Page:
For its part, PSSI said, “The Commission exceeded its authority under Section 316 of the Act by fundamentally altering PSSI’s licenses. The Commission initially evades this by claiming that PSSI has no licensed spectrum usage rights because it does not transmit in the C-band. Yet operations in the 3.7-4.2 GHz portion of the band provide ‘services incidental to such transmission’—which are encompassed within the statute’s definition of ‘transmission of energy,’ see 47 U.S.C. §§153(49) and (57)—by taking the signal from the satellite operators and permitting its distribution to earth. If a licensed Transportable did not provide a signal to a satellite in the C-band uplink, then no transmission in the C-band downlink would be transmitted back to Earth—and vice versa.
“Nevertheless, the Commission says it permissibly modified PSSI’s licenses because PSSI can continue to deliver substantially the same service after the modification as they were able to provide before the Order. In fact, removal of 60% of the usable spectrum in C-band and new 5G power sources in close proximity cause a ‘fundamental change.’ The ability of Transportables to use Occasional Use services for live broadcast coverage is dramatically reduced. Previously, PSSI’s licenses permitted use of 24 transponders, they will now permit use of only 10. There is nothing ‘similar’ about PSSI’s situation following the Order.”
PSSI also complained that the FCC “dismissed the objection that the ORBIT Act prohibits the auctioning of the C-band spectrum. The ORBIT Act states that the Commission ‘shall not have the authority to assign by competitive bidding … spectrum used for the provision of international or global satellite communications services.’ 47 U.S.C. §765f. Unlike in Northpoint Technology, Ltd. v. FCC, 412 F.3d 145 (D.C. Cir. 2005), C-band spectrum is currently used for international communications services. The Commission cannot do what Congress expressly prohibited.”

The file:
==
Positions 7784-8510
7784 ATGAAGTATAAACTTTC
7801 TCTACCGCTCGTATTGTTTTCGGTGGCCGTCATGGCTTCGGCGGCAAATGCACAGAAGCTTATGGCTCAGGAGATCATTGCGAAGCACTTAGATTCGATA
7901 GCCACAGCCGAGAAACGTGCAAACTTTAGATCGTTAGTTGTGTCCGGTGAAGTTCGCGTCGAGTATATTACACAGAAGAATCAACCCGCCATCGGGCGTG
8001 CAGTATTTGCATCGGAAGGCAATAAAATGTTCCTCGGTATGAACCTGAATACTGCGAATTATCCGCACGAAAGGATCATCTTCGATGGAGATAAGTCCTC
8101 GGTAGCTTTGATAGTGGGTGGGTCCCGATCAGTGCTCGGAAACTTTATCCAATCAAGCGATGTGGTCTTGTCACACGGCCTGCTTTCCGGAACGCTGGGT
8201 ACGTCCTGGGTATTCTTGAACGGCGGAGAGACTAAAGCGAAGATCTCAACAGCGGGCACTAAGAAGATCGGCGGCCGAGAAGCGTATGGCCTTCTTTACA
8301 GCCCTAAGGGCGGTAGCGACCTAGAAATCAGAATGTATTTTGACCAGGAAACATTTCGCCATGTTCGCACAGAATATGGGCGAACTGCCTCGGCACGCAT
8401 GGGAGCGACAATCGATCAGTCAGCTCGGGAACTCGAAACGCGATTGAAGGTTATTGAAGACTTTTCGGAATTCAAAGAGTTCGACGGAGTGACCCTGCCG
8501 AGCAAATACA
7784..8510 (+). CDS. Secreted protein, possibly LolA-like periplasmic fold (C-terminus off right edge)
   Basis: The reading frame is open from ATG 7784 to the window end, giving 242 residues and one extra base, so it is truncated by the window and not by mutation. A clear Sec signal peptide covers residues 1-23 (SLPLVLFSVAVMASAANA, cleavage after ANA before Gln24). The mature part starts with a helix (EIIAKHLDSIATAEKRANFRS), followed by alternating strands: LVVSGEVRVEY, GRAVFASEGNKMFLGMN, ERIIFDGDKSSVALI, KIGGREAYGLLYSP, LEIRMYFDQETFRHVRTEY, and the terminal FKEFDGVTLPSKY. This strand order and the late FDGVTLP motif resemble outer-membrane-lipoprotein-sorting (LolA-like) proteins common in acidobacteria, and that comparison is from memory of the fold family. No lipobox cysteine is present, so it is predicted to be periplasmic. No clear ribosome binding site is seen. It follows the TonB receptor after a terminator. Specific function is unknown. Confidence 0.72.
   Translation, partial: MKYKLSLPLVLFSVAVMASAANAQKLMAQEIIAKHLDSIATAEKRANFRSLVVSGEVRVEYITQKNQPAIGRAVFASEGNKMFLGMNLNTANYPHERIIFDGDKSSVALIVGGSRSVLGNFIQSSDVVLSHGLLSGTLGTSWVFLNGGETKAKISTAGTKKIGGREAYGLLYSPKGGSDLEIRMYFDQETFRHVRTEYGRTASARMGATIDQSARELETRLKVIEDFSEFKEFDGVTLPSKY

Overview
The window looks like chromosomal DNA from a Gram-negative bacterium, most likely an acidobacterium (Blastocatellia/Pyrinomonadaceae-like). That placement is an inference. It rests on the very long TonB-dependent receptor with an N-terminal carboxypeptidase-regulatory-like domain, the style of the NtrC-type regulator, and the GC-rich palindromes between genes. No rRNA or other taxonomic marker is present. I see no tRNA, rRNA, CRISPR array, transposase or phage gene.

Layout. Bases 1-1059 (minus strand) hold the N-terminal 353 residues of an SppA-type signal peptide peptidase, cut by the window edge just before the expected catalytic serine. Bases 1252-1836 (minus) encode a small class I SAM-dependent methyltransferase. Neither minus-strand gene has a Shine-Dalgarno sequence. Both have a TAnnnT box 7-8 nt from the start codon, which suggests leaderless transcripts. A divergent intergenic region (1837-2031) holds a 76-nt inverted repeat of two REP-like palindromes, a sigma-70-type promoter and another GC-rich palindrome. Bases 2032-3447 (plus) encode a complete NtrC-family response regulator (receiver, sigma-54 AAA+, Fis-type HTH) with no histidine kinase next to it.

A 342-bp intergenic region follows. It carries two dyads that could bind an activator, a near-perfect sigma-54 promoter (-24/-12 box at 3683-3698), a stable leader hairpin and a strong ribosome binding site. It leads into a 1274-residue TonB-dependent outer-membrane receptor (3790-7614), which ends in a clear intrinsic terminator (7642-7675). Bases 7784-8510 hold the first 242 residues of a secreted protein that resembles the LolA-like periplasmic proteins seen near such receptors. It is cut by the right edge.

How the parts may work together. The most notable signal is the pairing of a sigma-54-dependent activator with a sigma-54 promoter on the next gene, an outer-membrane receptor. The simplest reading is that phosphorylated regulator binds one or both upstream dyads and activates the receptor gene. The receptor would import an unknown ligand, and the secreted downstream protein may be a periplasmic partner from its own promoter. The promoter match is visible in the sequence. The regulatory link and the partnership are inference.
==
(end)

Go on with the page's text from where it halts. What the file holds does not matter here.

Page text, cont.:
PSSI continued, “In the NPRM, the Commission expressly renounced modification of the ‘uplink’ portion of PSSI’s licenses. However, the Order de facto modifies that part of the license, which is inextricably linked to the downlink frequencies. The Commission cannot impose a sanction where inadequate notice is given. The Commission ignored reasonable alternatives proffered by PSSI to attempt to mitigate the damage caused by the Order without examining evidence of the problem or proposed solutions. The failure to do so was arbitrary and capricious.”
PSSI also argued that SES Americom, Inc., “has suffered no injury from the Order. Hence, it has no standing to appeal from the Order.”
SES had said it was appealing the order only as a precaution and it went on to opt-in to accelerated relocation payments.
“A party cannot appeal from an Order that grants what it seeks, i.e., payment for accelerated relocation. SES thus has not stated a presently existing injury or claim caused by the Order,” PSSI said. “The Constitution allows this Court ‘to rule only on tangible “Cases” or “Controversies,” not abstract hypotheticals or requests for advisory opinions.’” —Paul Kirby, [email protected]
MainStory: Courts FCC FederalNews SpectrumAllocation Satellites WirelessDeployment
Interested in submitting an article?
Submit your information to us today!Learn More